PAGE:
The Canadian Task Force on Preventative Health Care has issued a new report on obesity.
The report notes that two-thirds of the Canadian population is now considered overweight or obese, nearly triple the number it was in the 1970’s
Dietitian Paula Brauer (PhD) is an associate professor in the Department of Family Relations and Applied Nutrition at the University of Guelph in Ontario, and a member of the The Canadian Task Force on Preventive Health CareListen
The new guidelines suggested by the Task Force, encourage primary care, ie family doctors, to take a more active role in advising their patients about weight issues.
They were published in the latest issue of the Canadian Medical Association Journal
Professer Brauer, who chaired the Task Force adult obesity working group says, “On average, adults gain one pound a year. The creeping pounds add up quickly and can result in significant weight gain. With excess weight comes the increased risk of several chronic conditions. This is why it is essential for doctors to regularly track patients’ weight, and when necessary, discuss a suitable strategy to manage the extra pounds. By doing this doctors can help their patients mitigate, or ideally, avoid the risks associated with obesity by either preventing or treating the problem.”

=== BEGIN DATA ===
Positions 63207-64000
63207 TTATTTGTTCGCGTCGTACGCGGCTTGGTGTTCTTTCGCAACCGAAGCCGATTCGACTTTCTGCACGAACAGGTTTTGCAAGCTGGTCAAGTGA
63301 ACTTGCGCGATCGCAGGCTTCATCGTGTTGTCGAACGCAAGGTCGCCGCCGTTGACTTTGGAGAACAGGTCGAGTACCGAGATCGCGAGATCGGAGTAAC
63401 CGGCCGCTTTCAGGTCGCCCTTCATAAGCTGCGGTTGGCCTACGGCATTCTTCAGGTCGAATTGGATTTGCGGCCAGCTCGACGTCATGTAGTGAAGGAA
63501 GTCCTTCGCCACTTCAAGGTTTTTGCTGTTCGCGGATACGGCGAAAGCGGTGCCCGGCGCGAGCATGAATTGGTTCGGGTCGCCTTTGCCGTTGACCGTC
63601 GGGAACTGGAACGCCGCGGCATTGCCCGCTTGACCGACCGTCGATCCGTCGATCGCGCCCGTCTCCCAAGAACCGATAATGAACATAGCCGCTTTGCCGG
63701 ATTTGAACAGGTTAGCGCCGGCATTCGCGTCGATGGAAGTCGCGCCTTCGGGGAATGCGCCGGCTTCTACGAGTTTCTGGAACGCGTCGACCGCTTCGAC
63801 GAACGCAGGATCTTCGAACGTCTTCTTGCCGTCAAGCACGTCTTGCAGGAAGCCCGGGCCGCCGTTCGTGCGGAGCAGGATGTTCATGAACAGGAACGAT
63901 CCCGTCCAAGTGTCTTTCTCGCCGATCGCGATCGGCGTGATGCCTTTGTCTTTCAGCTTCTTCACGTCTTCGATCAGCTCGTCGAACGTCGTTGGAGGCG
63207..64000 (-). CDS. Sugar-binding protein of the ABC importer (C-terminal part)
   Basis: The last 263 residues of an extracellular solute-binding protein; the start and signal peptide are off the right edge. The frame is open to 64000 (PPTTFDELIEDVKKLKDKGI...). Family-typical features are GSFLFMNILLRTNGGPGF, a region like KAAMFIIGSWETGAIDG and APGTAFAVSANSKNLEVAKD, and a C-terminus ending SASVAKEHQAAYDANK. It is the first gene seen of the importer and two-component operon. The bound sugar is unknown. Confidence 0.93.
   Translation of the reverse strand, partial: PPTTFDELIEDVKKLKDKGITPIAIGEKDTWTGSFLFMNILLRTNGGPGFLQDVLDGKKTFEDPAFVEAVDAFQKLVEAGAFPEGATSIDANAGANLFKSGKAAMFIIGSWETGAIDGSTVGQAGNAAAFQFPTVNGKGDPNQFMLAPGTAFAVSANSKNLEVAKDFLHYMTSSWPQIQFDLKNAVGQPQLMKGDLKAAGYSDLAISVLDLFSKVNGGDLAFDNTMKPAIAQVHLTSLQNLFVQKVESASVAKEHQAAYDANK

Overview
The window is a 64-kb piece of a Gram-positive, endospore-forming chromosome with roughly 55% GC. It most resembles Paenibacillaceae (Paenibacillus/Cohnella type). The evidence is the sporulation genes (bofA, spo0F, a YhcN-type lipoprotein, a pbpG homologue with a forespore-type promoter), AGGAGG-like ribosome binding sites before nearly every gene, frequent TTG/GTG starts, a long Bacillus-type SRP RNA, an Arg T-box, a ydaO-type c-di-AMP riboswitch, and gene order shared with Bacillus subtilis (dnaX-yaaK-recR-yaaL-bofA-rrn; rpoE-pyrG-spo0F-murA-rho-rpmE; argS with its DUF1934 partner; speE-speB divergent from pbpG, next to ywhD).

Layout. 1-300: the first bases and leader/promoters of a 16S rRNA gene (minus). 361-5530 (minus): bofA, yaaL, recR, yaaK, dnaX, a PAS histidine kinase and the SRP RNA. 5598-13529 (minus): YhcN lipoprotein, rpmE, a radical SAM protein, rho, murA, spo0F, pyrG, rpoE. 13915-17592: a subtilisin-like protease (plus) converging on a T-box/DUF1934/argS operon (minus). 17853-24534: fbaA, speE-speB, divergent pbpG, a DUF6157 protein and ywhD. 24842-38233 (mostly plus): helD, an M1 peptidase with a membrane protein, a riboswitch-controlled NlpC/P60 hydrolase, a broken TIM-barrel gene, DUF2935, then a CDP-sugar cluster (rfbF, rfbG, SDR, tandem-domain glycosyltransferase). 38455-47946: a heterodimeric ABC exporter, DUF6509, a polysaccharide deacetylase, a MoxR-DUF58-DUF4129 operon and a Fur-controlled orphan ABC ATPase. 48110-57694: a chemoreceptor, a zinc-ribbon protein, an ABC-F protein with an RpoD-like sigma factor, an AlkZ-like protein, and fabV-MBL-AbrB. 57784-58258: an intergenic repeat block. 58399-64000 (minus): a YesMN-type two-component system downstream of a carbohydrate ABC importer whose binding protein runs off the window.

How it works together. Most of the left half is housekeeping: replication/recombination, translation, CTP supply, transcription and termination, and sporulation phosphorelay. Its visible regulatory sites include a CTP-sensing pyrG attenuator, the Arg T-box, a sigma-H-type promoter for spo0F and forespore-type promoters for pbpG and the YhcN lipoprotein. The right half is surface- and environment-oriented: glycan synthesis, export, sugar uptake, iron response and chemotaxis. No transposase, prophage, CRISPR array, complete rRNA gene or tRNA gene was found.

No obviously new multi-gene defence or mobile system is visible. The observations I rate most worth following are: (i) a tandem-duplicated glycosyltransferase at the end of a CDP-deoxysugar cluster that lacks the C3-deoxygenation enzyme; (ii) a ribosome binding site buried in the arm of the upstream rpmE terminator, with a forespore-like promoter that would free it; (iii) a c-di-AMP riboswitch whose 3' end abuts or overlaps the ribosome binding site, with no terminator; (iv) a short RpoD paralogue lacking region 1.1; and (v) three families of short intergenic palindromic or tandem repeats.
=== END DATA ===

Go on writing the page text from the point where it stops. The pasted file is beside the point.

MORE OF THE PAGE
The Task Force recommends that doctors on the one hand, reduce the prescription of drugs to reduce patient’s weight, and on the other encourage or even refer to structured behavioural interventions of several weeks to months aimed at weight loss through a focus on diet, exercise, or lifestyle changes with the inclusion of counselling, education and environmental changes for long-term health.
The Task Force says their evidence is that 1 in 9 who engage in changes in behaviour will succeed in losing considerable weight.
The group points out that excess weight increases the risk of several chronic conditions including cardiovascular disease (CVD), some cancers, type 2 diabetes (T2D), osteoarthritis, joint and back pain.
The Task Force says that monitoring the body-mass index (BMI), although not perfect, is a simple and effective method for physicians to keep track of their patients weight situation.
They add that even a 5 percent weight loss will have benefits for the patient.